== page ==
CEDAR CITY – When it comes to gun ownership one congressional candidate this election believes the Constitution is “outdated.”
Voters had a chance to meet with Democratic candidate Charlene Albarran during a town hall meeting at the Cedar City Library Saturday. Albarran is running against incumbent Rep. Chris Stewart for Utah’s Congressional 2nd District.
The heated issue of public lands took up a good part of the hourlong conversation as the Democratic voters in the room largely opposed any legislative action to transfer the lands to the state.
“They (federal government) say their No. 1 expense is fighting forest fires. So with the forest fires that goes into millions of dollars. We all know we have forest fires in Utah,” Albarran said. “If it came back to the states, is the state ready to pay millions of dollars to put out forest fires? I don’t think our state can afford it. We can’t even afford education. So I don’t think so. We do need the federal government in that sense.”
Albarran agreed that the public lands should remain under federal management, as she fears any move to give them to the state would result in selling the lands off to fracking companies and for real estate development.
She stressed the need, however, for balance. Albarran said she believes in compromise and viable solutions that won’t hurt the public lands but also takes into consideration the various stakeholders such as the ranchers.
“I will work on a bipartisan cooperation level to reach a common ground,” she said.
While Albarran did not spend a lot of time criticizing her opponent, she did voice her disapproval of a legislative bill introduced by Stewart in 2015 regarding federal law enforcement agencies. If the bill had passed, it would have disarmed federal police officers with jurisdiction over public lands.
Her opposition raised positive comments from the constituency in the room who said they were glad to know the bill did not go through.
One man pointed to the illegal marijuana grows that law enforcement have busted in years past on public lands as reason enough to keep the officers armed.
“One of the things that doesn’t make the news is the public lands now being used to grow illegal pot,” he said. “I think the forest service spends 10 percent of their budget on doing away with these illegal pot farms.”
The conversation prompted Albarran, without being asked, to tell the voters she supports citizens owning guns “responsibly,” and added she would like as much added to the Second Amendment.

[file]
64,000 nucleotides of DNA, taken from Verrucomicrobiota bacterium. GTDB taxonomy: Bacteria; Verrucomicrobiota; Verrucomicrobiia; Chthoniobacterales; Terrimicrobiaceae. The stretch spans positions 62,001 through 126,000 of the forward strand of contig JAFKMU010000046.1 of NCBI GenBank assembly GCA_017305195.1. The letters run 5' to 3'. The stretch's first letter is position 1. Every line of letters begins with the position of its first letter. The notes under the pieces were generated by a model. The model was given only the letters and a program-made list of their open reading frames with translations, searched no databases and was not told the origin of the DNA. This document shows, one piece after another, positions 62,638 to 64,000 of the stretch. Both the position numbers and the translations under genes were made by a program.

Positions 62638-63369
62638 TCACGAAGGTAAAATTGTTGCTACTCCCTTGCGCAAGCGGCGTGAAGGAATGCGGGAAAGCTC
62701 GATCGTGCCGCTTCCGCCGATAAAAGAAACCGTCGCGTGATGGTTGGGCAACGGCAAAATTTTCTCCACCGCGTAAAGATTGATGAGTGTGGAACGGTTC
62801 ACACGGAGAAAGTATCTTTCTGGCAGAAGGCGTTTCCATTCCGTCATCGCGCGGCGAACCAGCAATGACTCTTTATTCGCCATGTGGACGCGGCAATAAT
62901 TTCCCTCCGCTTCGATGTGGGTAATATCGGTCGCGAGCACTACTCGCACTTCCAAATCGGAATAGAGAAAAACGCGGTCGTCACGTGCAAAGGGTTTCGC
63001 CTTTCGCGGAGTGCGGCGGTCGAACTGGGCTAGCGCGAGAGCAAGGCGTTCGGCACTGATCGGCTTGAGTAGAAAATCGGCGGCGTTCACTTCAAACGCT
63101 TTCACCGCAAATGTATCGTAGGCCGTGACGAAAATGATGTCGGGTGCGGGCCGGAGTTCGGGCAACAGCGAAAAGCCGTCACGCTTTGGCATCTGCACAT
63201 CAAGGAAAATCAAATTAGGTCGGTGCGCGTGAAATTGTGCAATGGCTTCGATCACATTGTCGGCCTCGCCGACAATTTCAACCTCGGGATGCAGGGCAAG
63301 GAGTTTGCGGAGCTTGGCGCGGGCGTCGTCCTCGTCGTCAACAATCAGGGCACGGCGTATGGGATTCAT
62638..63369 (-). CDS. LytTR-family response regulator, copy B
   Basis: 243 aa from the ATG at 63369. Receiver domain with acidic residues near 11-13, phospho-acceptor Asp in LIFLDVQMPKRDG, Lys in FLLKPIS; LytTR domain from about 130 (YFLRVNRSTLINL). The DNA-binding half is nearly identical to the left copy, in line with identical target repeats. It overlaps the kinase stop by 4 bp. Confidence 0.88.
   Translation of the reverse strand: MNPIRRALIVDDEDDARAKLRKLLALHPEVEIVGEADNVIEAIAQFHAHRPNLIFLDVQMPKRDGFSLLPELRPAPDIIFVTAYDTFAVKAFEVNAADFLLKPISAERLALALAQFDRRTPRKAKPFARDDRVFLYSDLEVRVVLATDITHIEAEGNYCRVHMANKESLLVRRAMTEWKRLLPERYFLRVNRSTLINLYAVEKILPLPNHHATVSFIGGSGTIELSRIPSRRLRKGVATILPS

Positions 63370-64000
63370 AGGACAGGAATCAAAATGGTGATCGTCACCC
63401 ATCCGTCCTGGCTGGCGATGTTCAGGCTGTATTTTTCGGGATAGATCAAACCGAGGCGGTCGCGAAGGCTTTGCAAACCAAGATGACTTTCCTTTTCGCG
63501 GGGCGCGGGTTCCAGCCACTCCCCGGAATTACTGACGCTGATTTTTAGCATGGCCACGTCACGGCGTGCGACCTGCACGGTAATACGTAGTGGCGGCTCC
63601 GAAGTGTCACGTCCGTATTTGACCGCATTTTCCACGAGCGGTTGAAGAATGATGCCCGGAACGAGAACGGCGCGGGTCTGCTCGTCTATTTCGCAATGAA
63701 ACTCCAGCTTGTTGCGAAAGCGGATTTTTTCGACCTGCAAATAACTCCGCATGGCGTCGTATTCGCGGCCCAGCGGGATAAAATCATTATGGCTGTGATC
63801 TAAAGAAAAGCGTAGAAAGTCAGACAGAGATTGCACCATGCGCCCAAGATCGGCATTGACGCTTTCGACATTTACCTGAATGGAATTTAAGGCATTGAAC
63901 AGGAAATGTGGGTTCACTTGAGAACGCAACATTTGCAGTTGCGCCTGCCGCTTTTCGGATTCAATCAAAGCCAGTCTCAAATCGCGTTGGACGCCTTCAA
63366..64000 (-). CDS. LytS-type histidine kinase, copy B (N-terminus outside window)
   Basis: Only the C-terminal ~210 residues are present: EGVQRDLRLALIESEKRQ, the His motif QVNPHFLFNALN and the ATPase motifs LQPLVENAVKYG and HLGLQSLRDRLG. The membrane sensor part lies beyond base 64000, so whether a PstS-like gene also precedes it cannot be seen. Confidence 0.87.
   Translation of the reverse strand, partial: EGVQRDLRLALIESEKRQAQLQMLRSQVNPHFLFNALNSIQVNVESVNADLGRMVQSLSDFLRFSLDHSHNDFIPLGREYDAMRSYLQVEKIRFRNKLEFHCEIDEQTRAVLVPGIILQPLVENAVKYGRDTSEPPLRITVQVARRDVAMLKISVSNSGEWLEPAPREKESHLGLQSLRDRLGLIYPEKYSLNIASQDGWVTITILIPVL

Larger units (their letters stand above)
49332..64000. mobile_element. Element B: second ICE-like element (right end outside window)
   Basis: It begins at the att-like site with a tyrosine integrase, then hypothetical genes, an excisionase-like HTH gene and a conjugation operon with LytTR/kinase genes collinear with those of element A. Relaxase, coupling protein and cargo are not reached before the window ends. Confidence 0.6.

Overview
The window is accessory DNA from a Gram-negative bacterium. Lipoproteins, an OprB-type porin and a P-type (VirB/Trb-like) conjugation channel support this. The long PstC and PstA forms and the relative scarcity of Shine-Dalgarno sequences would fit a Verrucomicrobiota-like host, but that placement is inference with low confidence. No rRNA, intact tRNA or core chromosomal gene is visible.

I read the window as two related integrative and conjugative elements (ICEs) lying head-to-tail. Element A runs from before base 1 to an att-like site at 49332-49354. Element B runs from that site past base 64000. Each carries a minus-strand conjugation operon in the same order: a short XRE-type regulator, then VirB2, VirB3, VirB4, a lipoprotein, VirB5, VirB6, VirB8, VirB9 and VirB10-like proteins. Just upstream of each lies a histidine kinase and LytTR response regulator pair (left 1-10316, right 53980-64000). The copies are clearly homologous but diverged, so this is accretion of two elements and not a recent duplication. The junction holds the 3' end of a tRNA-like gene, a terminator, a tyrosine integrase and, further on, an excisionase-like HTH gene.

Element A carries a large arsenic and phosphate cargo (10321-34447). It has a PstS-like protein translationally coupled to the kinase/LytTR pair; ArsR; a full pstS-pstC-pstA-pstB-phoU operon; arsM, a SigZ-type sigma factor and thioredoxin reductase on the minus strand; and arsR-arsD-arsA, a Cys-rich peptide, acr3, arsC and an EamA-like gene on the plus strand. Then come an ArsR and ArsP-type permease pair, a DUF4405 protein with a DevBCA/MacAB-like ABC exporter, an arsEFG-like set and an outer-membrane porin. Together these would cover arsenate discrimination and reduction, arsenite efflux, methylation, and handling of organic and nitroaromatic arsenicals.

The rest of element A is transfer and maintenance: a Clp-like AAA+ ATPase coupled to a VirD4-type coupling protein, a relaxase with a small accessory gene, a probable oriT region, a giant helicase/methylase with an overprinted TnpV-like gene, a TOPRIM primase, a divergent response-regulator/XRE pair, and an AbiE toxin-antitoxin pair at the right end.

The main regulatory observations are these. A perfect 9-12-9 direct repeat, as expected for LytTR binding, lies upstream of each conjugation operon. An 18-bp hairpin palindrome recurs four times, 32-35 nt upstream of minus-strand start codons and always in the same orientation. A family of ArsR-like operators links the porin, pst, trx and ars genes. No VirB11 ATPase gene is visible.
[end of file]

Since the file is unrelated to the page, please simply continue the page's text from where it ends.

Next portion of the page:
“I do defend the Second Amendment frankly,” Albarran said. “I’m a different kind of Democrat. I’m a Utah Democrat.”
Albarran said she thinks the Constitution is a wonderful document but feels it is a little “outdated.”
The Democratic candidate was also forthright about her feelings on the proposed Bears Ears national monument, currently under consideration by the Obama administration.
Albarran said while she believes strongly in bipartisan efforts on these types of issues, she adamantly supports the monument designation.
“It is not a Utah issue. It’s a national issue, even a worldwide issue because it has the history of mankind there,” Albarran said. “The sacred burial grounds, the artifacts, the arrowheads – that’s history of our civilization before America was settled with immigrants. So that is very important to our history.”
Other questions during the meeting surrounded issues concerning social security and immigration.
Brittanie Parry, vice chair for the Iron County Democratic Party, said she was glad for the opportunity to talk with Albarran.
Parry said she knows it’s not likely her candidate will win in Utah where Republicans control the majority vote, but she’s still holding out hope.
Regardless, Parry said she believes the party has to continue to introduce qualified candidates who can work with the Republicans.
“We definitely need someone. Being a Democrat in Utah you realize you’re a minority and you have to be willing to work with Republicans,” Parry said. “You can’t look at each of them as though they’re evil. We have to work together and I think that would help Utah. We can’t have one party running everything. And I think she’s someone who’s willing to work with everyone.”
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